[Editor’s Note: Paul is on his annual August break from site (although he’s still writing his weekly Bulletin column and may pop up here on the blog occasionally). Deputy editor Phil Hecken is in charge from now through the end of the month.]
Good morning Uni Watchers!
I’m once again joined by UW stalwart Walter Helfer, who returns this time to take an intricate look at the Major League Baseball teams who sported pullover jerseys, which became de rigueur once baseball began to change from wool flannel uniforms to polyester. If you’re of a certain vintage, you may look back fondly upon this time. For the rest of you, it may have amounted to a “what were they thinking” period. It’s funny that Walter has undertaken this lookback, as I’ve been working on a piece (which should run later this month), where I argue that one of the seminal moments in baseball fashion occurred just at this time. But that’s for later. Now…let’s take a look at Walter’s…
Greatest Hits of the MLB Pullover Era (Part I)
by Walter Helfer
I began following baseball in the ’70s, a singular age in professional sports where experimentation and color triumphed briefly over tradition. Of baseball’s 30 teams, 23 wore pullovers and I rank my favorites from worst to first.
#23. 1977 New York Mets
Why they’re great: The first time we get to see blue-orange-blue trim. It looks nice!
Why they’re not: Everything else: Henley shirts look like underwear, drab belts rather than colorful Sansabelts (or cummerbunds, if you prefer), no “NEW YORK” on the grey road uniforms, and the team played like crap.
#22. 1978 Minnesota Twins
Why it’s great: Vertically-arched player names in red; snazzy! Fun sleeve patch.
Why it’s not: Pretty much a contemporary St. Louis Cardinals’ uniform, only with poorer detailing. Road blues would have been better in grey. They made the navy blue details look plain black.
#21. 1977 Texas Rangers
Why it’s great: Fat stripes emphasize the “Things Are Bigger In Texas” trope. THOSE HATS. Spiffy “Playbill” chest script. Player names in crisp Full Block which matches the unique Rangers’ number font.
Why it’s not: Henleys still look like undershirts.
#20. 1976 Detroit Tigers
Why it’s great: Fantastic detail on two-color “D” on the cap. Vertical arching. Those amazing stirrups.
Why it’s not: It is literally the ONLY Tigers’ pullover, winning by default. Itty bitty player numbers. Doesn’t match the home uniform.
#19. 1975 Atlanta Braves
Why it’s great: White raglan sleeves pair well with white-paneled hat. The feathers. Three-color graphics.
Why it’s not: Where’s the Sansabelt? (On the 1980 uniform, of course.
#18. 1979 Baltimore Orioles
Why it’s great: White-paneled hat commands attention, even with loud jersey. Same colors as an actual oriole. Orange stirrups.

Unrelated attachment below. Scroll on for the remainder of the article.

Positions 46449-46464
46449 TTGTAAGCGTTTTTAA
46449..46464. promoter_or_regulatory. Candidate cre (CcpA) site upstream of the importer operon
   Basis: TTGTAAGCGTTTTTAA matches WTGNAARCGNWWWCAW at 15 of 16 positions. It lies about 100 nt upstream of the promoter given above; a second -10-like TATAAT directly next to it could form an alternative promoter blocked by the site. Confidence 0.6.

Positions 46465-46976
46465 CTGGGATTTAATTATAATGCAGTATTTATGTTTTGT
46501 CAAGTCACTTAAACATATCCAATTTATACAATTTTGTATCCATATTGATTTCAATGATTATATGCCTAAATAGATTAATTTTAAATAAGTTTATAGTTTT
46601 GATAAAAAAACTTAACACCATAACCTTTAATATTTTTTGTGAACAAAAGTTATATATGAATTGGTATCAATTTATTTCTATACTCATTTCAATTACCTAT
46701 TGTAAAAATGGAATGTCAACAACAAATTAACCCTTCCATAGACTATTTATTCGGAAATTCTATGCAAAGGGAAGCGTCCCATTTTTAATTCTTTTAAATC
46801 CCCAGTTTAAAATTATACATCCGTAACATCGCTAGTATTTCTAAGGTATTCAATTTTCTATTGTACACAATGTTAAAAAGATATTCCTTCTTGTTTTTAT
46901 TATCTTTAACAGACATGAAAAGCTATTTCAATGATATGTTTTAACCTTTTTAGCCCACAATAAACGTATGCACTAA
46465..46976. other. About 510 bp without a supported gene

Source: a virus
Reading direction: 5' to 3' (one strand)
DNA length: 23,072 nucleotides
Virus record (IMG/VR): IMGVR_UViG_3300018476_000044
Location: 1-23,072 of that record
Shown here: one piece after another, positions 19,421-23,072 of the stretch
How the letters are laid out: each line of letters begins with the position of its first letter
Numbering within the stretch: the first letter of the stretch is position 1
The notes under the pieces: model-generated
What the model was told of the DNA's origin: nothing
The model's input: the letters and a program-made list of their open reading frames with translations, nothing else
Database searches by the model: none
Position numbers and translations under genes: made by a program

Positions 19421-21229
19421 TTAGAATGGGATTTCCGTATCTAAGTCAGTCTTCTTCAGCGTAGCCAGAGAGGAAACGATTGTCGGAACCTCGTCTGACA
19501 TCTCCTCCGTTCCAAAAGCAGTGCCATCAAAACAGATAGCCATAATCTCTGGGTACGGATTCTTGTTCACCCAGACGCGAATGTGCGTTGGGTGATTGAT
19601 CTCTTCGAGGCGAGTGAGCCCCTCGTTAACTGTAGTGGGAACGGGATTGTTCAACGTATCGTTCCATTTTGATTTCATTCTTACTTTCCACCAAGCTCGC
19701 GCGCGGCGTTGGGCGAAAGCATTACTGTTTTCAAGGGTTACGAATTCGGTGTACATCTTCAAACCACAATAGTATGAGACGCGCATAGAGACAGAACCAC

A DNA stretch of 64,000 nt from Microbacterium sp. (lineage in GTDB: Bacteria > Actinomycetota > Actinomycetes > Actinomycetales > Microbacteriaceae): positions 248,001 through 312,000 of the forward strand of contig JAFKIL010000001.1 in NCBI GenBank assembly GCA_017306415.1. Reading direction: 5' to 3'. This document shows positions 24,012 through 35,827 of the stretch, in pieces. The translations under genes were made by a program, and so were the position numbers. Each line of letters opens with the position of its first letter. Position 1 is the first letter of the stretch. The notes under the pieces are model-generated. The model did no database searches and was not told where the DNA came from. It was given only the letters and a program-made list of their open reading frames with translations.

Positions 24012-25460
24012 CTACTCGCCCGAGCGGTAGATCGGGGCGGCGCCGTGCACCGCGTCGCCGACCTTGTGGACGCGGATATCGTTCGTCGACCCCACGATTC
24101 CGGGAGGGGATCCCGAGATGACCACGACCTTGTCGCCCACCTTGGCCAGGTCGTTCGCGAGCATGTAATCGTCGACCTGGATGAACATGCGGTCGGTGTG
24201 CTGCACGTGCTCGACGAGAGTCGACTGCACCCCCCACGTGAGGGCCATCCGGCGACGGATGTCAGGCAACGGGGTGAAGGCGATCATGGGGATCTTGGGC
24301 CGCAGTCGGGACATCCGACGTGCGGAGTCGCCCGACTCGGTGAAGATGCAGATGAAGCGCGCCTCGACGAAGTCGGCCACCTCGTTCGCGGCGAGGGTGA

Why it’s not: Participation trophy- It is also the ONLY pullover jersey for Baltimore. My color blindness sometimes made the shirts look red.
#17. 1975 Boston Red Sox
Why it’s great: The McAuliffe number face. White and navy stripes on the red stirrups. Navy undershirts.
Why it’s not: Unfinished-looking sleeves. Dark “B” on the red hat is underwhelming.
#16. 1981 St. Louis Cardinals
Why it’s great: Jazzy hat, fun stirrups, red birds on an unbroken bat. Crew neck dropped in favor of widow’s peak.
Why it’s not: All that stuff makes it a tad busy, especially when you consider how balanced the uniform is in 2022.
#15. 2012 Tampa Bay Rays
Why it’s great: A giddy uniform by a team who doesn’t care that it didn’t exist during the pullover era. Excellent working of the team’s color scheme into a retro design.
Why it’s not: “Hey, that’s just the Padres in blue!” Where’s the Sansabelt?
#14. 1983 Chicago White Sox
Why it’s great: Crisp and imaginative; splashy graphics. Unique sleeve stripes.
Why it’s not: Yet another red shoe team? Road cap is better than the home cap.
#13. 1977 Kansas City Royals
Why it’s great: Look at how high the chest script is; it looks really cool. When player names were added, they were rendered in a beautiful vertical arch.
Why it’s not: The pastel blue is confined to the road uniform.
#12. 1977 Chicago Cubs
Why it’s great: Beautiful numerals; cute teddy-bear patch. American-flag color scheme looks great in the Chicago sunlight.
Why it’s not: Solid blue stripes on sleeves and Sansabelt look klutzy.
#11. 1989 Cincinnati Reds
Why it’s great: Careful detailing improves on Plain-Jane “Big Red Machine” duds. Black shoes banished. “CINCINNATI” written in vertical arch.
Why it’s not: Front of home uniforms always seem incomplete.
Thanks, Walter! Great stuff as always. Walter will be back with his Top 10 Greatest Hits of the Pullover Era soon.